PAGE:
When I started dipping my toes into modular, I realized how much control and customization I had over it. Ultimately it has influenced my work in such a way that I seek out ways to apply it to my workflow. Enter: Reaper. It's sleek, easy to use, impossible to fully understand, and can be redesigned by the user to do almost anything.It's not quite where I want it to be yet, but all in all I feel as though it's the ultimate DAW, and look forward to the day it replaces Ableton for me.
Very underated, very unknown but highly customizable, full of unique features, great stock plugins, best CPU optimization in a DAW, themable and fair price too. What would you want more!?!
It's seems like a great DAW that packs a punch, but I have not spent enough time on it to be able to give a true, thorough review. But for only $60, there is no going wrong with Reaper.
I was never a huge fan of Protools but I discovered Reaper through a sound design podcast. I was hooked on how fast it handled audio files. A must have for anyone interested in editing and mixing sound.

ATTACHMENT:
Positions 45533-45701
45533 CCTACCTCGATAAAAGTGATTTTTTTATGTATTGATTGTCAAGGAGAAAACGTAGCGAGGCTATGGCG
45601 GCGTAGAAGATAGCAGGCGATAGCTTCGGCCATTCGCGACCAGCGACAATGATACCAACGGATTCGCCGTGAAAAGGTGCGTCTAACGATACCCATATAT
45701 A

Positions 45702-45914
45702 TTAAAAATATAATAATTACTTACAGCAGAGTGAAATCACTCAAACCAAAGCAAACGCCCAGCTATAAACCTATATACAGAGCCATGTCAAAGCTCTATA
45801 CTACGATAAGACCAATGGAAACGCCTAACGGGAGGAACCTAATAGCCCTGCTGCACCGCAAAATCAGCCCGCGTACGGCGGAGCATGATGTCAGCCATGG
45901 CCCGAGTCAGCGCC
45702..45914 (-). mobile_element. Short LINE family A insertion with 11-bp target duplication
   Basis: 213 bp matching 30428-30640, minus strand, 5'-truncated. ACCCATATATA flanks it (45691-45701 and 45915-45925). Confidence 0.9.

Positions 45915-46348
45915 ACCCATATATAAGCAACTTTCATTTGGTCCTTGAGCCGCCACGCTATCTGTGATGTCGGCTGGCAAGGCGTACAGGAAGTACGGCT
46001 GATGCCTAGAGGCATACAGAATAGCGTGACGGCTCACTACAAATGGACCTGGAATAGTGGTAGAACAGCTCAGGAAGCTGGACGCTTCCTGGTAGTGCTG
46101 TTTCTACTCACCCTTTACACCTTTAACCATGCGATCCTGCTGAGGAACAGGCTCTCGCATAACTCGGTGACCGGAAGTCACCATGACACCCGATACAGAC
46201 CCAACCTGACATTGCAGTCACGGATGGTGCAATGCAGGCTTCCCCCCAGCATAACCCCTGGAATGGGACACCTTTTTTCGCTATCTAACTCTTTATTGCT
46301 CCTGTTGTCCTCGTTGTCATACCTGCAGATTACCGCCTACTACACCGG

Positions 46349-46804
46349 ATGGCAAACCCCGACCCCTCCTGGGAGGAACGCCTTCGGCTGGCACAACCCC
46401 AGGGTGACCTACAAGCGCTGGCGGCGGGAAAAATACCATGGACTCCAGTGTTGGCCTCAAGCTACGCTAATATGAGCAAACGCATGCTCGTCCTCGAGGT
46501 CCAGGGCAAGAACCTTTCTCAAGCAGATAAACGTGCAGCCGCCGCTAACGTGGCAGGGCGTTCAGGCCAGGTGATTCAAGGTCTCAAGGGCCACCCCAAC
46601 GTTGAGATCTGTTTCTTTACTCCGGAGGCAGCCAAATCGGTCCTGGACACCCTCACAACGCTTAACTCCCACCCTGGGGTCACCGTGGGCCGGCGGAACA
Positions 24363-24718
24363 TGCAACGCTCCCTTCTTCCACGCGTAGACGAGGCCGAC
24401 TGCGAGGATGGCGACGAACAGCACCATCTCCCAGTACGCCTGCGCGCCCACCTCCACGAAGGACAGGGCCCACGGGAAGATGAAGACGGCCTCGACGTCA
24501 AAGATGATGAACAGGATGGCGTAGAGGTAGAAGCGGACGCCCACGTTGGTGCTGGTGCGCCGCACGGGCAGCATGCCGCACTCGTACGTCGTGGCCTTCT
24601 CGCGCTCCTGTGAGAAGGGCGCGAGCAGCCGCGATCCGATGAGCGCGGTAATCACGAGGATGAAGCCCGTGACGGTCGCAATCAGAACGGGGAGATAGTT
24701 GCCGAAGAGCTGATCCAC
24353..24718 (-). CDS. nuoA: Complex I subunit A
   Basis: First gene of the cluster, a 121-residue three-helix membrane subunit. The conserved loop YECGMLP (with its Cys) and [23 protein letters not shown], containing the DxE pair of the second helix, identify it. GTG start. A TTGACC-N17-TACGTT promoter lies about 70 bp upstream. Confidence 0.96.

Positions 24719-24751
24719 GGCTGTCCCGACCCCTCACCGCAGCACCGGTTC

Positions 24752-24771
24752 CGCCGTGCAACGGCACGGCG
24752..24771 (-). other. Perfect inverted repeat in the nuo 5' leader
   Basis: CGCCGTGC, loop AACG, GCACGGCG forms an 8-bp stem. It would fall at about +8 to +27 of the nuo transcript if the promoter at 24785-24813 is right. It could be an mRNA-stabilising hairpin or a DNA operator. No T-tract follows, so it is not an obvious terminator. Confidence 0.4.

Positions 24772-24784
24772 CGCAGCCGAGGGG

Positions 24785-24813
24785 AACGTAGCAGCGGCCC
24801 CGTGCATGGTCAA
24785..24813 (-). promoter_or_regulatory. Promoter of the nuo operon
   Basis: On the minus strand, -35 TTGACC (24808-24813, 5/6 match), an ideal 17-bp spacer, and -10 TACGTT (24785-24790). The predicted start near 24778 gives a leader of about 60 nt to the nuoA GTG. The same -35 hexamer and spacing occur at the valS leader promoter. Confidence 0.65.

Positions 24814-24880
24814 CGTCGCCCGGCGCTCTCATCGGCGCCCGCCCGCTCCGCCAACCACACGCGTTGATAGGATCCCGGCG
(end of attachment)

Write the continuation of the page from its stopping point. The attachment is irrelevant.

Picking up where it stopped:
While on its own, REAPER is good for recording, adding plug-ins makes it good for in-program production. Nice, clean design and little in the way of issues. Would certainly recommend.
If you can learn it, Reaper does a bit of everything. Even professionals use it. The license is only $60 and for that you can do whatever you want if you have the plugins. I use it to record guitar through my Scarlet interface and it works flawlessly.